While not terribly startling in its development, the latest bit of NBA news is still striking to see in formality: LeBron James, according to reports, has informed the Heat that he will exercise his early termination option to become a free agent. The best player in basketball will soon become officially unattached, free to take meetings and discuss plans with the teams of his choosing.
In taking this course, James has claimed a position of power and assigned the Heat front office the burden of proof. To ensure LeBron's return, Pat Riley and his staff will have to make moves. They'll need to sketch out the framework of a more capable roster than the one beaten in this this year's Finals -- one in which James isn't the lone load-bearing pillar. Dwyane Wade's impact and role have diminished relative to 2010. Chris Bosh has evolved in such a way that shot creation is no longer his priority. The supporting cast has aged out of sufficiency, and in the case of Shane Battier into retirement. Miami, even as it stands as the definitive best team in the Eastern Conference, is in need of reinvention.
James' free agency simply spurs that process along. In fact, any roster growth would have been almost impossible without it; had James, Wade and Bosh all remained on course with their previous deals, Miami would have been over the salary cap with their three contracts and the guaranteed salary of Norris Cole alone. Odd though it may seem, this is the way to Miami's improvement. There is some danger in LeBron shaking loose just as a handful of other contenders (the Bulls and Rockets chief among them) could make an offer deserving of his attention, but the alternative left no room for the Heat to move forward.
Already we've seen the possibility floated that Miami could land Carmelo Anthony if all four stars manage to fit their salaries just so, though there are countless alternatives involving a variety of free agents. Even without any single addition as talented as Anthony, the Heat could sign some other combination of quality players (including Kyle Lowry, Trevor Ariza, Marcin Gortat, Luol Deng, etc.) to construct a more stable arrangement. Miami had its star, after all, along with a secondary ball handler and a unique, floor-stretching big. What is missing is a supporting cast that can hit all the right notes: the high-level shooting, the athleticism and the individual defense above all.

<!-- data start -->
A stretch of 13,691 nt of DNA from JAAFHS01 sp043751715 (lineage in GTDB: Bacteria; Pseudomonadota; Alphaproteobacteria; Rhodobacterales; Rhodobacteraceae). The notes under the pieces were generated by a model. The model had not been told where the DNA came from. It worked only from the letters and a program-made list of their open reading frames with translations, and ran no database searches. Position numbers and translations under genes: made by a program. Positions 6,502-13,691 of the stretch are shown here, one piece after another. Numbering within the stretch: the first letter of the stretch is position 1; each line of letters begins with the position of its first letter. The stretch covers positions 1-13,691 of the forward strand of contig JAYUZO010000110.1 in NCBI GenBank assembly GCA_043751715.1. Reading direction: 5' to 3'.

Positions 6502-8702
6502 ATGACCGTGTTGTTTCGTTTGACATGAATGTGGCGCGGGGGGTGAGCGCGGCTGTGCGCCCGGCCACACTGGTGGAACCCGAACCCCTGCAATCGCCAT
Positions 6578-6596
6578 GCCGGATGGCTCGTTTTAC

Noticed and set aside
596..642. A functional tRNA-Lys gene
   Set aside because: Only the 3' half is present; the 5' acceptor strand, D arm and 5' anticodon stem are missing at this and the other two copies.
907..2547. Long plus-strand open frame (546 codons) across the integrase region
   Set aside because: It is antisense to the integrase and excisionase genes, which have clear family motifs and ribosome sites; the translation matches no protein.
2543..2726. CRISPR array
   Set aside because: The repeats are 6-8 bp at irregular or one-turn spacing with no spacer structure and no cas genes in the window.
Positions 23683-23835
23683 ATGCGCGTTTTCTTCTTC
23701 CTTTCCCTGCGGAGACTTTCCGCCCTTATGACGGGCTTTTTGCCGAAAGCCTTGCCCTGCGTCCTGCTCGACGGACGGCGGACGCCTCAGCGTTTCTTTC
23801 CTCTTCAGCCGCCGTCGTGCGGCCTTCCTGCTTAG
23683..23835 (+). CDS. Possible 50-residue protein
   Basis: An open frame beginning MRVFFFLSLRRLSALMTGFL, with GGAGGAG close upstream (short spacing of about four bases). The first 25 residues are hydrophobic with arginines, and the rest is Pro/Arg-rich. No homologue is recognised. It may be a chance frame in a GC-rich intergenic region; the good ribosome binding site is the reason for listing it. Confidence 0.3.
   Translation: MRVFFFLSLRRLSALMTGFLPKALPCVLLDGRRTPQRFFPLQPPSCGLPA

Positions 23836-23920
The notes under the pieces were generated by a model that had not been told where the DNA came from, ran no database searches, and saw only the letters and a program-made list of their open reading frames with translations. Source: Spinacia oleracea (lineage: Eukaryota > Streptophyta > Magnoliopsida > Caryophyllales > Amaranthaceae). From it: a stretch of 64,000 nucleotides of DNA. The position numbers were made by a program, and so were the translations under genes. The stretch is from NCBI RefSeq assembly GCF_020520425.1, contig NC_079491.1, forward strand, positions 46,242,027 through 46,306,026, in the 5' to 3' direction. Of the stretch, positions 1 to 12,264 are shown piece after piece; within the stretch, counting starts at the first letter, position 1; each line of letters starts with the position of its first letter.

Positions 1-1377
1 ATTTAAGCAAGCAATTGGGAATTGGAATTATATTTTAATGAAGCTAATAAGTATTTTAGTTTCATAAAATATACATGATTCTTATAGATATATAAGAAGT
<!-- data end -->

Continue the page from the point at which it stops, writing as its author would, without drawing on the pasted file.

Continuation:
This opt-out provides the means for the Heat to address those deficiencies. Complicating matters, however, are the concurrent options of Wade and Bosh. If both follow James' lead into free agency (and into salary cap clearance), there will likely be no issue. If either star decides to stick out their current deal, though, James' decision to opt out will do little for the Heat's financial flexibility.
This is where things get genuinely interesting for a trio of stars that has put up a unified front over the past four years. During that time they shared a common goal, with two titles and four Finals appearances to show for it. Now, empowered by their respective options, they have no choice but to think of themselves. James is at the top of his profession with the freedom to essentially join any team he likes. Wade is staring down $20.2 million in salary next season and $21.7 million the season after, knowing full well that if he opts out he'll likely never draw that kind of lump sum again. Bosh is in a good place both personally and professionally, and of the three has been the most openly committed to staying in Miami.
What happens if Wade decides to take the money? What would James decide if neither star opts out? What if all three become free agents but Riley is unable to build a convincing supporting cast? James may be leaning heavily towards returning as it stands today, but for the first time since their union the Heat's core stars are being pulled in different directions. No longer are they the "Big Three" or "The Heatles" or even the Miami Heat. They are LeBron James, Dwyane Wade and Chris Bosh -- very much distinct in their station and interests. That may not prevent Riley from bringing all three back and then some, though that he now faces pressure to do so puts Miami at the center of the offseason stage.